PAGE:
There was an article on this weekend about an fellow who discovered 2 previously undiscovered meteor impacts with Google Earth.


Well, I'm a big fan of Google Earth and Maps, and very interested in both Geology and Astronomy, so I thought I'd try my hand at the same thing. Within a matter of hours, I had found my candidate landform.It wasn't very hard, basically I panned around the Saharan region of africa with Google Maps. I would have used Google Earth if it worked under Linux, because Google Earth has automatic panning.

The candidate structure I found is a 4m structure with concentric rings and what appears to be a raised central hump. I believe I ruled out any volcanic origin as there is no sign of activity in the immediate area.

I double checked the object against both the The Earth Impact Database at the University of New Brunswick, Canada, as well as the Ernstson-Claudin Impact Structures database. Neither had the object listed.

I then proceeded to e-mail Ernstson and Claudin, who replied very promptly and asked for screen caps of from Google maps.

After a day, this was their response:

Dear Liem, you have a circular structure with rings....The problem is the size....In the earth, the transitional size - the diameter limit between simple and complex structures - is expected around 4 km.... Your structure have a diameter placed around 4 Km (and shows clear multiple rings......). In the image 3, you can observe that is a depressed zone because many rivers flow from the left zone (zone of black mountains or hills) to the right upper corner...The structure disrupts the geological tendency of the zone....and the central zone of the structure seems uplifted.....It's difficult to see if the layers dip radially from the center..... According to all: difficult to decide. His diameter not points to a complex structure, but you can see many rings (3 as minimum); disrupts the geological trend in the zone; have and uplifted central zone ..... The best solution: go to the field and try to decide according to the outcrops.... Remember that this kind of structures, as in this case, could be produced bysalt diapirs, volcanic domes or cone sheets (with rings of injected material; the only problem in this case is the uplifted central zone...), and impact process.... Well, I can't see more.....In any case the best is go to the field......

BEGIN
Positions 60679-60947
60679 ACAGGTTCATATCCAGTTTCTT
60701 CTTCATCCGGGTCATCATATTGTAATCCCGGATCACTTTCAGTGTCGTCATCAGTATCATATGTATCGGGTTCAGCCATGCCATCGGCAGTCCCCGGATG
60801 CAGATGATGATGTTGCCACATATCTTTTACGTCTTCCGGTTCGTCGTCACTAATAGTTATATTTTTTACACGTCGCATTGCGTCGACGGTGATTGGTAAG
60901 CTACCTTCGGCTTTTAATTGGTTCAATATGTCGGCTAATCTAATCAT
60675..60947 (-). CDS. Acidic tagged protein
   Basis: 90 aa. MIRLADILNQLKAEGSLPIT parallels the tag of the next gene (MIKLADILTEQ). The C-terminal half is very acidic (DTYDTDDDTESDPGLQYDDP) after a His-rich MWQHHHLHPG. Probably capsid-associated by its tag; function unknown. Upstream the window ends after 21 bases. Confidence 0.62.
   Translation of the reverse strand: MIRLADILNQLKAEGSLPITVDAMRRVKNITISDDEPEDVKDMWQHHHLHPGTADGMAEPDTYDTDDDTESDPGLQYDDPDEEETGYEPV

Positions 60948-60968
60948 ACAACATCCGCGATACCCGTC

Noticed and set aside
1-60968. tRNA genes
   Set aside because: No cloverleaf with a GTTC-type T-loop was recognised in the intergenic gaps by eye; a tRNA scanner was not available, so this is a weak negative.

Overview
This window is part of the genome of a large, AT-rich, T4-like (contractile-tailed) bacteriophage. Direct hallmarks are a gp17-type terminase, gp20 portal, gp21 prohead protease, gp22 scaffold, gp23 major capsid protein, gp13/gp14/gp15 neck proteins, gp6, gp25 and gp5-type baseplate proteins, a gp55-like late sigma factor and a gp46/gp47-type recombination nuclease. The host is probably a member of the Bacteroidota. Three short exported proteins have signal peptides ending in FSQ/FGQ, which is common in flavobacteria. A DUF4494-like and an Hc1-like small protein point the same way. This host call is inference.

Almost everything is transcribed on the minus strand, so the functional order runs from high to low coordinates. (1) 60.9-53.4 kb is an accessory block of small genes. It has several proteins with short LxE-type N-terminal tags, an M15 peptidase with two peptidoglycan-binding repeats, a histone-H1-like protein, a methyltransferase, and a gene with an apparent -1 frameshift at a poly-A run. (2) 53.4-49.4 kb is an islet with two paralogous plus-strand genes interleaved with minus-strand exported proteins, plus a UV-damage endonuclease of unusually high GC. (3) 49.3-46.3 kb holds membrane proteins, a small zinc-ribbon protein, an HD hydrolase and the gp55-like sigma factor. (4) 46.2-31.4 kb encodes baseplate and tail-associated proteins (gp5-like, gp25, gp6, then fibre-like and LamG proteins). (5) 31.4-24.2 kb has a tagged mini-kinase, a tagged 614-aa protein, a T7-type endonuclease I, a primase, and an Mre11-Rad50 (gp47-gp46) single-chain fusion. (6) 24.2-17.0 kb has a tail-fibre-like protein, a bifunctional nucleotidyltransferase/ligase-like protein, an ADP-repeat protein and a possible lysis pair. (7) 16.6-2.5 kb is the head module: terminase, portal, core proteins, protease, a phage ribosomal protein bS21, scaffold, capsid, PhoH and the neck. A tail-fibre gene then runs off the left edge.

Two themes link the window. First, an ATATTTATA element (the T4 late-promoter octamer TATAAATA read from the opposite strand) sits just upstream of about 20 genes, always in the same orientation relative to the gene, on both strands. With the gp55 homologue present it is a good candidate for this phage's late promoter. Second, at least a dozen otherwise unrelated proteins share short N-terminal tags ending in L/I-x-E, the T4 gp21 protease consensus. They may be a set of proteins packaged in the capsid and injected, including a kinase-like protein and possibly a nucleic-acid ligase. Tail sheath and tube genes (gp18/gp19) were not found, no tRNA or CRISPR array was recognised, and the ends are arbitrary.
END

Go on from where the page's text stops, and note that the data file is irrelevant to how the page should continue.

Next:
Thank you for send me the images and greetings,


So, its not a confirmation, honestly I didn't expect one, I already understood that such a confirmation would require field work and direct investigation of the affected area, but it wasn't a flat-out "no". I was on the right track and I did find the right features that could have been produced my a meteor impact.

As expected, since the story was "Dugg", people by the hundreds are apparently now inundating researchers with 'circular features' of every kind. I am glad that my contribution was at least better than the first round feature that I came across. So here are the images I did find: